ASTANA, Kazakhstan, Oct. 11, 2018 /PRNewswire/ -- Paul Packer, Chairman of the U.S. Commission for the Preservation of America's Heritage Abroad, and Arystanbek Muhamediuly, Minister of Culture and Sports of the Republic of Kazakhstan signed a memorandum of understanding on the preservation of cultural heritage sites in Kazakhstan of significance to Americans and their ancestors.
The agreement will initiate the joint work of the U.S. and Kazakhstan to preserve the heritage of national, religious and ethnic groups that live or lived in Kazakhstan's territory, including victims of the Holocaust. The memo will serve as the basis for bilateral cooperation and will strengthen cultural and humanitarian bonds between the two countries.
Chairman Packer signed the agreement while in Astana for the VI Congress of the Leaders of World and Traditional Religions, where he was a featured speaker. In his remarks to the Congress, he praised Kazakhstan for welcoming Jewish refugees fleeing Nazi persecution and Stalinist Russia. He also thanked the country on behalf of U.S. President Donald J. Trump for its good relations with Israel.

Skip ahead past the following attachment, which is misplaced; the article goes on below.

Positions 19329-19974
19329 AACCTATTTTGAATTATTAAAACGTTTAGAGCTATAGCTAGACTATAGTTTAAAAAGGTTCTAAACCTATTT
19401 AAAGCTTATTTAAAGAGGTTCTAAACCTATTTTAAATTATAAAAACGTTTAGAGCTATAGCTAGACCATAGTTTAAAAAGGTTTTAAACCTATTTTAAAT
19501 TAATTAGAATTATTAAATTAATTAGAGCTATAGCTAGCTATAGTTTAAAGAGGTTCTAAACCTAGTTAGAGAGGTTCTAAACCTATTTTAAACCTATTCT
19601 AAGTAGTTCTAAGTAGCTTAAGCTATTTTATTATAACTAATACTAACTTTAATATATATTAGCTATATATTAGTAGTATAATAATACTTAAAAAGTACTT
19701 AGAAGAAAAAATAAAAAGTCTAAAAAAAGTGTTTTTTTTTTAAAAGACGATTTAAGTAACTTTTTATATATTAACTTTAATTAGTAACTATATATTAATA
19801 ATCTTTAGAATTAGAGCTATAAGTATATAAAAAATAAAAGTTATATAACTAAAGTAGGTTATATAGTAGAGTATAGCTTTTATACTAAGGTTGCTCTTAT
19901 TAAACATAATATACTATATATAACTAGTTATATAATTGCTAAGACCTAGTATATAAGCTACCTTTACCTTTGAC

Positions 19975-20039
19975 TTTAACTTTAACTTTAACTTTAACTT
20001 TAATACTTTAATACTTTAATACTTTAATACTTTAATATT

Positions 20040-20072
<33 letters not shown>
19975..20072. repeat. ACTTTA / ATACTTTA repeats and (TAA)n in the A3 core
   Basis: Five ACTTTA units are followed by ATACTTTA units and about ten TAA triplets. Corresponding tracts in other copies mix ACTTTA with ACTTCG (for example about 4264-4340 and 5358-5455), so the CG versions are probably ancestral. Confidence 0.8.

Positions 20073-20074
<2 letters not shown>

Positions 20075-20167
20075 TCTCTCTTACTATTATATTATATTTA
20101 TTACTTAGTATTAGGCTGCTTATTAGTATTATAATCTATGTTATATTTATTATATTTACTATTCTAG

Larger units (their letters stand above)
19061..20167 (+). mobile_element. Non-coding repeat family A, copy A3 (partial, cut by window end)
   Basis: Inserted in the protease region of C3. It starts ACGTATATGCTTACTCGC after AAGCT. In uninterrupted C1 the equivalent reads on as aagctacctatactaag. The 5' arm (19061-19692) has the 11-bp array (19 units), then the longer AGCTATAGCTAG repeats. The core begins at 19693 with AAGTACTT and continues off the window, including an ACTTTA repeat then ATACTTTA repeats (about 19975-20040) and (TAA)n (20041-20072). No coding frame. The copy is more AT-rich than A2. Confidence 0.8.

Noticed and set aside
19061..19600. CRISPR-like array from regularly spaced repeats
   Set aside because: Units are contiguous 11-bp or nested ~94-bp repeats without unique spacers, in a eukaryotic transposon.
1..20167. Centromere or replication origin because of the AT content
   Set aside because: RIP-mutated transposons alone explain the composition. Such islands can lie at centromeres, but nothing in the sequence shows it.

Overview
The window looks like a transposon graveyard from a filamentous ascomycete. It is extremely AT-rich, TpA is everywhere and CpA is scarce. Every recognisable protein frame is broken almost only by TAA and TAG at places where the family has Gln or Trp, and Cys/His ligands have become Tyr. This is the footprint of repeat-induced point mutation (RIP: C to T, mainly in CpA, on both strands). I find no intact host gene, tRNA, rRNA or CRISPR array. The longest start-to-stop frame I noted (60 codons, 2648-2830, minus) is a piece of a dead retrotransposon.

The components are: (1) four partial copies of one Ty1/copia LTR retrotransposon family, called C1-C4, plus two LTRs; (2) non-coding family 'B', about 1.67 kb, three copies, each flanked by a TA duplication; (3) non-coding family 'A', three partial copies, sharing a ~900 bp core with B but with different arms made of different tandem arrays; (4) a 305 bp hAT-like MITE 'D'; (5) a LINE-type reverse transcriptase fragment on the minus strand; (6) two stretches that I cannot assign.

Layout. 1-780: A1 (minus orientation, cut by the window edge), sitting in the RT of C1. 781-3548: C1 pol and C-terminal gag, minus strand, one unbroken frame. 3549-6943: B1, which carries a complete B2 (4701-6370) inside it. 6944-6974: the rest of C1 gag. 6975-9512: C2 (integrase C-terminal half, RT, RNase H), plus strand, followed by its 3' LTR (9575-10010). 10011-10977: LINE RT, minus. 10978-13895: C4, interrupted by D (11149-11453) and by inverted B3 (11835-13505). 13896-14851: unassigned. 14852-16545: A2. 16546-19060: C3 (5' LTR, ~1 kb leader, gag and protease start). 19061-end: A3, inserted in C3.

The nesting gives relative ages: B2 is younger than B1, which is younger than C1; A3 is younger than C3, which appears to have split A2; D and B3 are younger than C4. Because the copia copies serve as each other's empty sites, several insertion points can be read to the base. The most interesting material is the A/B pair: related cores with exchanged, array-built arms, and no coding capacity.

"At this moment in history, when we are faced with challenges the likes of which humanity may never have seen, we must look to our shared values: strong families, community-building, and the pursuit of higher learning and deeper meaning," Chairman Packer said. "We must find unity through heritage."
The U.S. Commission for the Preservation of America's Heritage Abroad was created by Congress 35 years ago to ensure that historic sites with significance to American communities are protected and preserved. Chairman Packer was appointed to lead the Commission by President Donald J. Trump.
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SOURCE U.S. Commission for the Preservation of America’s Heritage Abroad